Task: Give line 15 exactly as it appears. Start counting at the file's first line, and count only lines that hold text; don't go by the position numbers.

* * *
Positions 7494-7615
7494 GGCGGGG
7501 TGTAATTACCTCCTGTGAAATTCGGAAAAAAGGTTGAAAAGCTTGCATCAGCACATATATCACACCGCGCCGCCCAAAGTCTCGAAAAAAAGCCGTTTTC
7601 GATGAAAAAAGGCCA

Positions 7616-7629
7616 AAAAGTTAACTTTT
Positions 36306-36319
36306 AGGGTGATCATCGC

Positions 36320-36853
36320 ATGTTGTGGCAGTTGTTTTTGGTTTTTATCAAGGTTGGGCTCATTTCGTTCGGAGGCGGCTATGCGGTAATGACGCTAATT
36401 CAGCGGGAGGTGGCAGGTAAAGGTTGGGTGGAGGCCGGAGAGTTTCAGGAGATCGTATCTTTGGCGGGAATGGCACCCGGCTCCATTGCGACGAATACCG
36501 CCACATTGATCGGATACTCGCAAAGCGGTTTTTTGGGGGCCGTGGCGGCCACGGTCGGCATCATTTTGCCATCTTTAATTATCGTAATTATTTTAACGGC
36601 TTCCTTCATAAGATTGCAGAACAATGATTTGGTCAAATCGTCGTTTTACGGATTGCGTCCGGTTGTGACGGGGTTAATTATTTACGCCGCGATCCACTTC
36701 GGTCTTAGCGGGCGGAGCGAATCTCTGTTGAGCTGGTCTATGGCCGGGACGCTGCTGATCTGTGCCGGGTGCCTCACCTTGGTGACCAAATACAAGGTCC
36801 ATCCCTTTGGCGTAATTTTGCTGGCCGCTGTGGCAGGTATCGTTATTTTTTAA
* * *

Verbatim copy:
36801 ATCCCTTTGGCGTAATTTTGCTGGCCGCTGTGGCAGGTATCGTTATTTTTTAA